A high employee retention rate has many tangible benefits, including an experienced workforce, lower recruitment and training costs, etc. However, zero regrettable attrition should not be an organization’s only goal. According to Mike Boufford, CTO of Greenhouse, analyzing the reasons behind healthy and unhealthy turnover is more important than aiming for zero regrettable attrition.
In a recent blog post, Boufford shares three strategies designed to reduce regrettable employee turnover:
Foster a culture of open communication and respect
Lack of proper communication is one of the prominent reasons why employees quit their jobs. Therefore, you must cultivate a culture of openness by discussing the company values with your employees. Open up conversations about the organization’s compensation philosophy with them. This way, the employees will feel a strong sense of belonging in their organization.
In addition to this, studies affirm that employees would stay at a company longer if it invested in their careers. And thus, providing learning opportunities can show your employees that the company values their personal growth. This encourages them to remain committed to the organization.
It is equally important to build a culture of respect in the workspace; work proactively to show that bad behavior is not tolerated in the organization, according to Boufford.
Replace ‘regrettable’ with ‘healthy’
When you focus on the regrettable attribution metric, you are more concerned about the number of people leaving rather than the reason why they are leaving, Boufford explains. Regrettable attrition is a poor proxy for gauging your employees’ satisfaction and loyalty. It obscures workplace issues that need your attention, he adds.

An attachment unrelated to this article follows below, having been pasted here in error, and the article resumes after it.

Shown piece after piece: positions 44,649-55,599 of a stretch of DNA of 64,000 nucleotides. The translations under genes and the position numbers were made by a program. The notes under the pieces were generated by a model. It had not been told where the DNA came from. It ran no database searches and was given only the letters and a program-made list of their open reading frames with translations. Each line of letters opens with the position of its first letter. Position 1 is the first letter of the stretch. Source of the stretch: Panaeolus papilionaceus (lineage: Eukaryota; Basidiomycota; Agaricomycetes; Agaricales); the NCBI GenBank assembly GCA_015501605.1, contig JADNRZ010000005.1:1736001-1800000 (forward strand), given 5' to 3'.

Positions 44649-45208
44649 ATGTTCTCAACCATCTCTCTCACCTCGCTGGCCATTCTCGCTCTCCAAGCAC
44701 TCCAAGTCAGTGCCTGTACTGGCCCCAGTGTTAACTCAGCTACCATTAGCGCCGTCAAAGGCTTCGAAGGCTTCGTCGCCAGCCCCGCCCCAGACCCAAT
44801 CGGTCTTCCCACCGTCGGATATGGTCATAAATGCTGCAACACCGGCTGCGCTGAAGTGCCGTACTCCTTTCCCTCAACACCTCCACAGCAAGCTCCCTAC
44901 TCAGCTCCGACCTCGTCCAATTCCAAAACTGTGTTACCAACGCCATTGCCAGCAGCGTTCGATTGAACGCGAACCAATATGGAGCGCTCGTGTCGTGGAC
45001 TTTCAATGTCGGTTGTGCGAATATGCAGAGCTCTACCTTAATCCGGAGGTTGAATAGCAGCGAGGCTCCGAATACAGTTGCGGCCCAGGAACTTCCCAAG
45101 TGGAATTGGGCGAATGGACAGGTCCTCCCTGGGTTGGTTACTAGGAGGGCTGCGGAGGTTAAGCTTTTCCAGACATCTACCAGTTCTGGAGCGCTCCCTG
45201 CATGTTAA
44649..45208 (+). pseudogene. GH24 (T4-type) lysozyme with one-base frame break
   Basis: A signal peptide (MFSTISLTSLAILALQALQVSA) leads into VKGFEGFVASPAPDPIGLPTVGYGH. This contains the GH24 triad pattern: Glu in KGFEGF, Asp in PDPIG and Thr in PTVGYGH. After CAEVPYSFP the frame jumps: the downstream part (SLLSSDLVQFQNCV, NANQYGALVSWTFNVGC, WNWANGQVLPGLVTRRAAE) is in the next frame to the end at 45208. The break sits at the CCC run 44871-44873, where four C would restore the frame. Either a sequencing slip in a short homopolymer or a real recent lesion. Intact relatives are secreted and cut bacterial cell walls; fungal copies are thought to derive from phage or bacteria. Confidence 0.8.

“There are healthy and unhealthy reasons for turnover — that’s where our focus should be, instead of simply on deciding whether or not the company mourns their departure,” says Boufford. He shares a few pointers to encourage a healthy turnover. Specifically:
Make it clear to your employees that it’s okay to consider other opportunities for their careers.
Show them that you are genuinely committed to helping them achieve their career goals.
Talk about your own ambitions and, in turn, encourage them to be vocal about their future plans.
Help them identify and examine new opportunities.
Most importantly, handle resignations with respect and grace. Ensure you part on good terms.
Develop a framework to analyze the turnover
There are several reasons why employees may consider quitting, according to Boufford. The CTO also adds that a detailed framework that analyses the causes of employee turnover can help you take the necessary measures to reduce it.
He shares a sample framework to identify a few healthy and unhealthy causes of turnover:
- They’ve found a new passion and need to devote their time to pursue it.
- They’ve found a better opportunity to advance their career.
- They want to do something on their own.
- They resign to join a competitor.
- They feel like they were mistreated or have issues with the team dynamics.
- They don’t feel like they’re learning anything new.
Strong employee retention has significant benefits, but it pales in comparison to the advantages of fostering healthy company culture, according to Boufford. A company with solid values assures that people stick around, not because they haven’t found a better opportunity, but because they want to. And thus, if you take steps to cultivate healthy behavior, a high employee retention rate will be just one of the many benefits your organization sees.
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